Naturetrek’s seven-night Slovenia: Alpine Flowers of the Julian Alps trip captures all the beauty of an Alpine spring. Expect superb birdwatching – including woodpeckers and Bonelli’s warbler – as well as swathes of wildflowers. From £1395. See naturetrek.co.uk
Western Norway’s spectacular landscapes, carved out by glaciers across several ice ages, are among Europe’s most celebrated outdoor destinations. Spectacular fiords are slashed into the coastline, their tranquil waters protected by sheer cliff faces. The area’s small settlements are dwarfed by the majestic surroundings, and sightings of eagles and seals add the sense of being adrift in the wild. The lively town of Bergen makes a good base for exploring the area. There are all sorts of ways to soak up the beauty: you might try cruising down Lysefjord, trekking the glacier walks of Hardangerfiord, and admiring the waterfalls of Sognefiorden. Cyclists will love the 80-kilometre Rallarvegen, the cycle track built along the old service road used during the construction of the Bergen rail line.
A herd of hundreds of mountain goats being driven down a mountain road with sunlight streaming through their cloud of dust at sunset in the Tusheti National Park, northeastern Georgia.
G Adventures has a six-night Norwegian Fiord Trekking itinerary featuring daily walks. Highlights include a walk across the Buer Glacier and a full-day hike up the challenging Trolltunga, or Troll’s Tongue. From $2720. See gadventures.com
Southern Corsica, France
Seen one Mediterranean island, seen ’em all? Not by a long shot. Head inland, away from the glitzy coastal resorts, and you will find that Corsica is still wild at heart. Expect epic landscapes, including saw-toothed mountains, dramatic rock formations and foaming rivers, along with indigenous flora such as the towering lariccio pine and the aromatic macchia bush. Adventurers know Corsica as the home of one of Europe’s toughest long-distance trails, the 180-kilometre-long GR 20, which bisects the island diagonally. There are also less hardcore options, with Southern Corsica’s best hikes including walks through the forest of Aitone, with its series of pretty waterholes, and Spelunca Gorge, where the river rushes along between the canyon’s orange granite walls.
A hiker walks on the edge of lac Sainte Anne in Queyras, the Alps, France.
Walks Worldwide offers a seven-night self-guided itinerary, From Mountains to Coast, which starts in Corte and takes in highlights such as the Scala Santa Regina Gorge before finishing in Piana. From £989, see walksworldwide.com
Sutjeska National Park, Bosnia Herzegovina
Visitors to Bosnia’s capital, Sarajevo, find that the conflicts that swept through this region in the 1990s have left their mark. Out in the countryside, however, you can escape the dark history and enjoy an untouched wilderness. In Sutjeska National Park, you can wander through one of the last primeval forests in Europe, beneath ancient beech trees that tower more than 60 metres high, hike through deep canyons and across mountain slopes, and perhaps encounter some of the endangered animals that are occasionally seen here, including bear, chamois, wolves, martens and wild cats. On a summer’s day, hikers can cool off in the glacial waters of Trnovačko Lake, set in an astounding natural amphitheatre surrounded by rocky peaks.
Exodus Travel offers an eight-night Walking in Bosnia-Herzegovina itinerary that takes in Sarajevo and Mostar as well as Sutjeska National Park. From $2206. See exodustravels.com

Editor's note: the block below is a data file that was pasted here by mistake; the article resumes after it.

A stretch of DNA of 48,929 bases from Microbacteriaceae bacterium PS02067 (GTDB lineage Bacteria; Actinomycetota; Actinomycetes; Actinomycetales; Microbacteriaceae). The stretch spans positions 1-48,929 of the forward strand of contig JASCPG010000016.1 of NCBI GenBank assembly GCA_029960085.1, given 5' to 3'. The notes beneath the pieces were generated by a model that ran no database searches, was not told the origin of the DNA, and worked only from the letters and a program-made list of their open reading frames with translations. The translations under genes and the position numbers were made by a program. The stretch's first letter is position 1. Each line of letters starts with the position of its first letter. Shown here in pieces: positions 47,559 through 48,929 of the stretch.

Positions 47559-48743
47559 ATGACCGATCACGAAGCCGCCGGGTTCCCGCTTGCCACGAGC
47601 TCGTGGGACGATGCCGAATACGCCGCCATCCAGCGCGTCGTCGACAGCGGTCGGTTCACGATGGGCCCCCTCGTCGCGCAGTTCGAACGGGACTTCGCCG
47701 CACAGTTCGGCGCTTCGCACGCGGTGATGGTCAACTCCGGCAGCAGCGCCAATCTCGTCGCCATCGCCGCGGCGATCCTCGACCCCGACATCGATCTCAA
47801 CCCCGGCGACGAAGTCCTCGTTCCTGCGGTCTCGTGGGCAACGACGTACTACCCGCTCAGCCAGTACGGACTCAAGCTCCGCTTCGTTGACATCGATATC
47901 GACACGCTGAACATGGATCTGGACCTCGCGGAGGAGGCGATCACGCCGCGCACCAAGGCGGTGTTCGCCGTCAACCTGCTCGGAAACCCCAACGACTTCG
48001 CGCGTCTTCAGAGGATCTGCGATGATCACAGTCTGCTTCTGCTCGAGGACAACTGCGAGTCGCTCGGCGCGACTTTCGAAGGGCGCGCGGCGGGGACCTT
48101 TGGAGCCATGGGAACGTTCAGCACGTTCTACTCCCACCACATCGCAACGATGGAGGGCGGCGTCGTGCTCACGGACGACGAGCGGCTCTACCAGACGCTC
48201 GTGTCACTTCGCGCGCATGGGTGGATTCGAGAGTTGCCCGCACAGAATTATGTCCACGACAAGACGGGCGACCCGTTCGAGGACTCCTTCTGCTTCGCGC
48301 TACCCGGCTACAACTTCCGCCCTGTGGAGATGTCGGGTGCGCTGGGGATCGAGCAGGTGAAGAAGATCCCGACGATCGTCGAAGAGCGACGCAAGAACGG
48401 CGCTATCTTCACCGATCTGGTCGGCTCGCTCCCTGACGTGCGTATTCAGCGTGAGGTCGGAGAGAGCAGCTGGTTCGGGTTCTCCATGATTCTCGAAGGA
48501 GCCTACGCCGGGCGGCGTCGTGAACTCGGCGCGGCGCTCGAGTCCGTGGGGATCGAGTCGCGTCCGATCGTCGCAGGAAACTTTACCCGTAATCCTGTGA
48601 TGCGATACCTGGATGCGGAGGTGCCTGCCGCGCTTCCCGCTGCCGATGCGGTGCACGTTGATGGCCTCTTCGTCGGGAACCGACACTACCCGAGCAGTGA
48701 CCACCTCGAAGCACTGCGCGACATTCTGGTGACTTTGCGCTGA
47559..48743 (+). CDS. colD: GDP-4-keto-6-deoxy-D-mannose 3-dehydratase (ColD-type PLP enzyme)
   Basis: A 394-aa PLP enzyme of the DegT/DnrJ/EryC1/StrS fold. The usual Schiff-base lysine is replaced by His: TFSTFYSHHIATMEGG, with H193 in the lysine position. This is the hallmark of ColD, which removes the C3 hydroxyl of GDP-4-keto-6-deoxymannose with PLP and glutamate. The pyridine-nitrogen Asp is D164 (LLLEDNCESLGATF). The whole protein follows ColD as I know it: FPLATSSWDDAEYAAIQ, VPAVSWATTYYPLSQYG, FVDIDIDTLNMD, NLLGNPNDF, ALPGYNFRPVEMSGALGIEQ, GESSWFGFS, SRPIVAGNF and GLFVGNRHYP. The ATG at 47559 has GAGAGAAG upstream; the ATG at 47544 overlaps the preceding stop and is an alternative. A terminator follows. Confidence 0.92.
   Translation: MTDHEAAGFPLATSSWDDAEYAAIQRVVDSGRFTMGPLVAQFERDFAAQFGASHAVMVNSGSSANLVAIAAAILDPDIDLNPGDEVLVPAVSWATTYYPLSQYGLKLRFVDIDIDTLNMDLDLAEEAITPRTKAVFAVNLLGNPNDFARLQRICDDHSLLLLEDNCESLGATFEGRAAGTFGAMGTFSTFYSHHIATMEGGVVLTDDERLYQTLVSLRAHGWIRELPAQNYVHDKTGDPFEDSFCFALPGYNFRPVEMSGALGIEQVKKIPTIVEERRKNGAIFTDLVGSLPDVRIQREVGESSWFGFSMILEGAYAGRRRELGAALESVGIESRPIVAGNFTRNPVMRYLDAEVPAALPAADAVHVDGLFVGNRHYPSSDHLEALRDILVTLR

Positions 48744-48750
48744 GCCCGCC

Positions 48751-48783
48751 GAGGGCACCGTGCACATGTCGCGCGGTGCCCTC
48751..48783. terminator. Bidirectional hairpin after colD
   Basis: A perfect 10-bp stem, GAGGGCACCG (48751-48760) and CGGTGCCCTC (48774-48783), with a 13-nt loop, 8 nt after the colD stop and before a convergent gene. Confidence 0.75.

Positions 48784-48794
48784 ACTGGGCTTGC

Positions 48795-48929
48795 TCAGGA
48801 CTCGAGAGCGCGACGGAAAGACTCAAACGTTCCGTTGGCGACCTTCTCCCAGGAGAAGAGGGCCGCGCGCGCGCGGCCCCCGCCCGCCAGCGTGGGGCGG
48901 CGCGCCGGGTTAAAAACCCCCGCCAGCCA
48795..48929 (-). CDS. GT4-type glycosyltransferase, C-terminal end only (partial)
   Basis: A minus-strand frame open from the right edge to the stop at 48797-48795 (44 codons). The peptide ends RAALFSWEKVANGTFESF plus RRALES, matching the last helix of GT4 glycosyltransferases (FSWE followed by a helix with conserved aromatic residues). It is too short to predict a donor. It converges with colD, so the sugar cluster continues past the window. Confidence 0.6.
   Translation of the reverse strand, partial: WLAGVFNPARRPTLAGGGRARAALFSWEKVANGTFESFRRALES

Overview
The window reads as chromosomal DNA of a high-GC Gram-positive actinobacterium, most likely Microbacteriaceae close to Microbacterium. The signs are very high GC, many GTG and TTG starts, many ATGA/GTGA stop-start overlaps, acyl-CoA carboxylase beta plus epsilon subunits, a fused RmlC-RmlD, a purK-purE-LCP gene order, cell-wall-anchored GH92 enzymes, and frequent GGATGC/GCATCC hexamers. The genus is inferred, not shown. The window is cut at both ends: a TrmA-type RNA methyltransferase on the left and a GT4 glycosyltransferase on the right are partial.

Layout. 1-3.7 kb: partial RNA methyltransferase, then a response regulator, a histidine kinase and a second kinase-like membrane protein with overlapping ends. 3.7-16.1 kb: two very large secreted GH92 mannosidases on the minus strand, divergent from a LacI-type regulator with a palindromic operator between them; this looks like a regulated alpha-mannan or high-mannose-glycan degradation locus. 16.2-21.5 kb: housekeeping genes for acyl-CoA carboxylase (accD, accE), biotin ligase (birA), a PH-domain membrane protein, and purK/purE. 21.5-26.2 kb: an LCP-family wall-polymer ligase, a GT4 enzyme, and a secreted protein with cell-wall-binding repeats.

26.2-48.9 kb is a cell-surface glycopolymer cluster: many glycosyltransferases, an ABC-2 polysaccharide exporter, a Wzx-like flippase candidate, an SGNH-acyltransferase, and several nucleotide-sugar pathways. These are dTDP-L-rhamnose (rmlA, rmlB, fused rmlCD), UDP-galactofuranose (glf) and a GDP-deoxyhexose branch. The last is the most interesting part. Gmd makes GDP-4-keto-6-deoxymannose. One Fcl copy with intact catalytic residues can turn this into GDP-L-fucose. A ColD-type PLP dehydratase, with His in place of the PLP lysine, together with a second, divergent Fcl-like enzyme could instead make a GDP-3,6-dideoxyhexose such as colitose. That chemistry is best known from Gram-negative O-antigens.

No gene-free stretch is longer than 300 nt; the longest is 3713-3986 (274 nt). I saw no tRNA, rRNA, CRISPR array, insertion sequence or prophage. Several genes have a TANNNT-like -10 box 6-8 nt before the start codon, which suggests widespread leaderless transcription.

Tusheti Mountains, Georgia
There’s some debate about whether Georgia sits in Europe or Asia, but most Georgians consider themselves to be European, which is good enough for us – particularly since it lets us include the magnificent Caucasus region in this list. In the Tusheti National Park, snow-covered peaks, soaring more than 4000 metres into the sky, frame a landscape of gorges and wildflower-filled meadows, pine and birch forests. This spectacular area spent many centuries cut off from the wider world; even today, there is just one road in, and it is only open a few months a year, from June to October. Its remoteness has made it a haven for endangered species, including chamois, lynx and Anatolian leopards, but it’s the warmth of the locals that will make the biggest impression. In ancient villages such as Omato, Dartlo and Gorgulta, keep an eye out for the centuries-old defensive towers that once provided protection from marauders.
Go Barefoot’s eight-night Vines of Adventure itinerary offers plenty of opportunities for hiking and cycling in the Caucasus. From £1795 a person. See gobarefoot.travel
The Queyras, France
Cheeses, churches and champagne: cultural and culinary attractions are what France has built its reputation on. Surprisingly, this oh-so-civilised country still has patches of wild terrain, particularly along its Alpine areas. Few are as untouched as the Queyras, which only opened itself up to tourism towards the end of the last century. The area is known for its varied landscapes – including rocky deserts, alpine meadows and high altitude lakes – its extraordinary range of flowers, and for an animal population that includes chamois, ibex, marmots, wolves and golden eagles. As many of the trails sit between 2000 and 3000 metres, some hikers may experience the effects of altitude, but it is worth it to discover such remarkable sites as the soaring peak of the Col Vieux and the Guill valley, with its remarkable 16th-century chateau.
Highpoint Holidays has an eight-night self-guided Tour of Queyras – an Alpine Secret. Your luggage is transferred between guest houses, so all you have to carry is your day pack. From £855. See highpointholidays.co.uk